By Kevin M. Hymel
Airborne divisions were designed as light troops, relying on the shock value of landing to the enemy’s rear, and giving the Allies a third dimension of attack. Airborne troops were armed with light weapons, such as folding stock rifles and light artillery; they had no tanks, and their heaviest vehicles were a few jeeps. Paratroopers ate and fought with whatever they could carry, relying on cargo planes or a breakthrough by ground forces for resupply.
Airborne soldiers were supposed to fight for a maximum of three days before being relieved, but the necessities of war quickly changed that. In Normandy the 101st and 82nd Airborne Divisions fought for a month before being relieved. In Holland they fought for over three months, from September 17-November 25, guarding Hell’s Highway to Arnhem, and defending the Island.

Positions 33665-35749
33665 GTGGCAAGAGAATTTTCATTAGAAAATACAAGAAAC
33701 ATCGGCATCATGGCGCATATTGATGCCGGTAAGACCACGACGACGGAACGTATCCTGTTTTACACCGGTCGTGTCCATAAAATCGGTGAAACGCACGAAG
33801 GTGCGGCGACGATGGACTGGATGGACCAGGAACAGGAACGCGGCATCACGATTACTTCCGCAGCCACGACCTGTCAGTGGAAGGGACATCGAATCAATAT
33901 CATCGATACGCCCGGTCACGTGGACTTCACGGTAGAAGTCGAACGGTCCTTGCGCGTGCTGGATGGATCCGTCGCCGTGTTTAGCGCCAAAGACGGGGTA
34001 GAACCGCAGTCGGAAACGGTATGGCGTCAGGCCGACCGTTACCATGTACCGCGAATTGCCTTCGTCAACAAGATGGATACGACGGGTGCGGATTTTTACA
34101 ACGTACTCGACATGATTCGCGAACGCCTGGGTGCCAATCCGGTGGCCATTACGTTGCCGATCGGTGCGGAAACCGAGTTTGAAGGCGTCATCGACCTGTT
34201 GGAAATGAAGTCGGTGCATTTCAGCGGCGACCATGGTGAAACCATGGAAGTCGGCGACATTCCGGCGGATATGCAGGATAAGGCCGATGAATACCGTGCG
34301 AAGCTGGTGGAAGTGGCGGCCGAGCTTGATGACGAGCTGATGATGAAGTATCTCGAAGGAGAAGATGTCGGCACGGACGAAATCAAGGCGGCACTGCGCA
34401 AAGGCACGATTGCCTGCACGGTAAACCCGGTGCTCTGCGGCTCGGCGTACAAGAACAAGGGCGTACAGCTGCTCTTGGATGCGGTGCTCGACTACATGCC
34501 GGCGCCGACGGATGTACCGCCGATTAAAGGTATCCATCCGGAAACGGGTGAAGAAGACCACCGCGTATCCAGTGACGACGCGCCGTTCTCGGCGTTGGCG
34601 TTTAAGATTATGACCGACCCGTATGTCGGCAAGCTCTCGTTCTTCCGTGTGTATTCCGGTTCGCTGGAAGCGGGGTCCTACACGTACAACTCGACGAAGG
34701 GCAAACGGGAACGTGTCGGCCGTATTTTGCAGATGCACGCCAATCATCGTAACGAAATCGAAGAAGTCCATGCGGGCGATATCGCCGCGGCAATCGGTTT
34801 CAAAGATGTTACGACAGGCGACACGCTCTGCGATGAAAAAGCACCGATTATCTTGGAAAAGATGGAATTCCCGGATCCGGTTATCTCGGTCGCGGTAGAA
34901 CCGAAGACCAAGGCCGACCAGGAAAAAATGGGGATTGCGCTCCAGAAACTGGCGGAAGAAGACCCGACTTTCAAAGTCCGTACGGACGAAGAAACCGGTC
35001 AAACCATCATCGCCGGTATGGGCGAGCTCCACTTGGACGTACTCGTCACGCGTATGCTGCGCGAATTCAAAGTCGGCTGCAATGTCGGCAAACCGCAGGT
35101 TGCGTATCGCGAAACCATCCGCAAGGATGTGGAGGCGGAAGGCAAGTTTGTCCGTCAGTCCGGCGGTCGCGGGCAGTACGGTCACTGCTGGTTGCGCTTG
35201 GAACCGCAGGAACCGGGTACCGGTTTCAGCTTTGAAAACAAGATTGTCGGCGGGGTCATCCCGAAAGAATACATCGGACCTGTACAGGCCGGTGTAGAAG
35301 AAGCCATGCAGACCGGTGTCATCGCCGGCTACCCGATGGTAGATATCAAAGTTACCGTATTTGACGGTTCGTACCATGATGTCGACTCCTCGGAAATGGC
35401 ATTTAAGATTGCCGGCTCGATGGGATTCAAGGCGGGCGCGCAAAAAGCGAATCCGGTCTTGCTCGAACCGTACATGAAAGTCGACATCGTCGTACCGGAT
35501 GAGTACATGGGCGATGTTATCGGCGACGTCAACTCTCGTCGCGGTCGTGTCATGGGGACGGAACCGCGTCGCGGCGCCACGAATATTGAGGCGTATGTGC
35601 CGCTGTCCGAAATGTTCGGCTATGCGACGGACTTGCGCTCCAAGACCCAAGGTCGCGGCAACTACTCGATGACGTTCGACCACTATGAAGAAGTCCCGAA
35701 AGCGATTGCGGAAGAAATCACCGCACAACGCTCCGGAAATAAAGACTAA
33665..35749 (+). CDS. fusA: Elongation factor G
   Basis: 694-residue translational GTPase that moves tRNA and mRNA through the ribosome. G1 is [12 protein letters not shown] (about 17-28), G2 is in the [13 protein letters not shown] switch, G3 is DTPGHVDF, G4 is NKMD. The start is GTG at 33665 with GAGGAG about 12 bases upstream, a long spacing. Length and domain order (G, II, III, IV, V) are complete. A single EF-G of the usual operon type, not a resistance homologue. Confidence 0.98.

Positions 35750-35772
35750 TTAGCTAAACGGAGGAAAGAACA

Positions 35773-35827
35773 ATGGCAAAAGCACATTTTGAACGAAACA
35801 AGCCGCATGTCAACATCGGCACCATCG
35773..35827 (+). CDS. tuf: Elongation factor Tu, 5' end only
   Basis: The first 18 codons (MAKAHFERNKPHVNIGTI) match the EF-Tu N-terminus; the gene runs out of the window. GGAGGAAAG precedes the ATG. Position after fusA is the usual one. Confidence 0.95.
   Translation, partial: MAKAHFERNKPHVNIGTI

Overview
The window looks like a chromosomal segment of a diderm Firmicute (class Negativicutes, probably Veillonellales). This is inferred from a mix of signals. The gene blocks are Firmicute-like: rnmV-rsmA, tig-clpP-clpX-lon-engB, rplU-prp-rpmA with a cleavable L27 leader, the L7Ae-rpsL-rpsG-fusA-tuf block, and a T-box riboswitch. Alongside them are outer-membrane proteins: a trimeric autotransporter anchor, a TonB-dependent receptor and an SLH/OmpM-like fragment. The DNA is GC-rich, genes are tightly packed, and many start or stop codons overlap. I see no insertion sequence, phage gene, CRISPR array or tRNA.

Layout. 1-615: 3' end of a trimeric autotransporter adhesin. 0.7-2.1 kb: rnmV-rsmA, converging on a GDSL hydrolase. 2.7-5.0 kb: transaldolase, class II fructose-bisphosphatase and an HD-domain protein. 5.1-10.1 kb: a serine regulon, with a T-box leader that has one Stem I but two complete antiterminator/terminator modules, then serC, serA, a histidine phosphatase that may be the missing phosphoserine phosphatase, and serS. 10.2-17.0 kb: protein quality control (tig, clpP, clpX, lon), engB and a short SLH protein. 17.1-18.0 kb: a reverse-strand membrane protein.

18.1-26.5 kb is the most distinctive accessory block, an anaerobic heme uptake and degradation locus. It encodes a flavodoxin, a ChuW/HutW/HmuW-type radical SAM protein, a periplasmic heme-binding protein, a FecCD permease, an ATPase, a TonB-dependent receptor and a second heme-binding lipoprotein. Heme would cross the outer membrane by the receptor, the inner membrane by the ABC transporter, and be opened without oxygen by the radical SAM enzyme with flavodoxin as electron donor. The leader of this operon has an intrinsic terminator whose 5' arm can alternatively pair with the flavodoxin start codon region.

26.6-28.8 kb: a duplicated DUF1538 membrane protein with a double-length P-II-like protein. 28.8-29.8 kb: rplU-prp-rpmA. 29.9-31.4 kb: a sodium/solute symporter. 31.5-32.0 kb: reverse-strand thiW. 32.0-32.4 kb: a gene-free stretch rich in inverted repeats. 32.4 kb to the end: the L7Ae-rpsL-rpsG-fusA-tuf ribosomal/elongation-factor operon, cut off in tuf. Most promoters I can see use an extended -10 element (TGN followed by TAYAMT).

Once on the Ground, Paratroopers Worked as Ground Troops
Despite their reputation as shock troops, they were often quite stationary. It is true that they could cover hundreds of miles while flying to their drop zones across North Africa, Sicily, France, Holland, and Germany, but once on the ground, paratroopers had to count on their feet for movement.
Leaders like Winters made up for the stationary nature of airborne troops with aggressive tactics. Unlike a regular ground soldier who might be tempted to rely on heavy artillery or tanks to precede maneuver, Winters relied on shock and speed to overwhelm the enemy. Although outnumbered two-to-one at the dike, his men crashed into the Germans’ flank and poured on the fire. It wasn’t until the main threat was neutralized that he called in artillery to stop the remaining Germans from retreating.
It was that aggressive nature and the ability to fight long past the three-day doctrine limit that would serve Winters and his men well when the Germans launched the Ardennes Offensive and surrounded the 101st at a little, nondescript town called Bastogne.